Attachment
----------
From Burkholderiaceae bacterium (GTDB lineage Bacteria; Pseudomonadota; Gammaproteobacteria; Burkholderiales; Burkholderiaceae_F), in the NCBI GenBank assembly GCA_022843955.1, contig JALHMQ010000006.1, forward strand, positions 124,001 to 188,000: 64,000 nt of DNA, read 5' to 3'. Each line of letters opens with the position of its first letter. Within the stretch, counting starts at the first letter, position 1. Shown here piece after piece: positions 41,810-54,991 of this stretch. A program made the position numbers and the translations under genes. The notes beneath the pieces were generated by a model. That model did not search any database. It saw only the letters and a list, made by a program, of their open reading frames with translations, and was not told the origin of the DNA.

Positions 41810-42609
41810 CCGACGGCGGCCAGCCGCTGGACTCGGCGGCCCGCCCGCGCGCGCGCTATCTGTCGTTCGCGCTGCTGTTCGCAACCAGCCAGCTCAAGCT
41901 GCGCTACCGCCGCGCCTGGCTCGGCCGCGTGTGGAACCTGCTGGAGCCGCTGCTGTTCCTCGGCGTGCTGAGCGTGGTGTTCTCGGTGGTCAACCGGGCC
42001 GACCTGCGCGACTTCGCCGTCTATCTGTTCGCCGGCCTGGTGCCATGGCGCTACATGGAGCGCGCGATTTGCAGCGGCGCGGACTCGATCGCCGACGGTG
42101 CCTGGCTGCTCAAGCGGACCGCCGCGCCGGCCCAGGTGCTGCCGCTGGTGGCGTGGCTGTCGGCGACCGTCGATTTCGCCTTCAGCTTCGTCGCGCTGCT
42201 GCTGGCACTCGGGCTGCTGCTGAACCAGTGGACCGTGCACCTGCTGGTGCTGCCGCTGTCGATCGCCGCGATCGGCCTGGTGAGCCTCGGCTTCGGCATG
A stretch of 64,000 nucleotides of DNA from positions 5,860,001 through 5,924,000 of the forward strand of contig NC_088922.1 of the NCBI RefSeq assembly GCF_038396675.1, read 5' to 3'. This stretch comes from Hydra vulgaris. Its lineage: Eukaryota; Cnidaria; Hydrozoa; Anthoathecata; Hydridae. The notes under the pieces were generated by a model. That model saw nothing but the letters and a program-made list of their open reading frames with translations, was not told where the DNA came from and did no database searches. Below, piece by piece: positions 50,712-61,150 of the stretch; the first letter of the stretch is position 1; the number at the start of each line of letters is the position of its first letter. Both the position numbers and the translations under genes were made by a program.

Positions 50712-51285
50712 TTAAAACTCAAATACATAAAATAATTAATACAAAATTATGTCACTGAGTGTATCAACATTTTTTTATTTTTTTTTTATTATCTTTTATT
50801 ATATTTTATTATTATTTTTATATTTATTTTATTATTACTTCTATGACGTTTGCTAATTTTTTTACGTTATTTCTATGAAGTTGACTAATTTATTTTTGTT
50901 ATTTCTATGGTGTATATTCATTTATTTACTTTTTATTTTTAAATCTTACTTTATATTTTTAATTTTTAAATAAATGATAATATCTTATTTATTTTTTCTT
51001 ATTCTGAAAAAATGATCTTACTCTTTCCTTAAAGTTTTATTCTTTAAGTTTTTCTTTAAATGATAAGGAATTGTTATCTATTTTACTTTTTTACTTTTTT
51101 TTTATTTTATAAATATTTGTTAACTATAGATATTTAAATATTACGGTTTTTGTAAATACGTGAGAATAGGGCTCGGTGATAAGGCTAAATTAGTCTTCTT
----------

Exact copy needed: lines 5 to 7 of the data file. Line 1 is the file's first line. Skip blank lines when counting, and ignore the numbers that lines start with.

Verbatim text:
42001 GACCTGCGCGACTTCGCCGTCTATCTGTTCGCCGGCCTGGTGCCATGGCGCTACATGGAGCGCGCGATTTGCAGCGGCGCGGACTCGATCGCCGACGGTG
42101 CCTGGCTGCTCAAGCGGACCGCCGCGCCGGCCCAGGTGCTGCCGCTGGTGGCGTGGCTGTCGGCGACCGTCGATTTCGCCTTCAGCTTCGTCGCGCTGCT
42201 GCTGGCACTCGGGCTGCTGCTGAACCAGTGGACCGTGCACCTGCTGGTGCTGCCGCTGTCGATCGCCGCGATCGGCCTGGTGAGCCTCGGCTTCGGCATG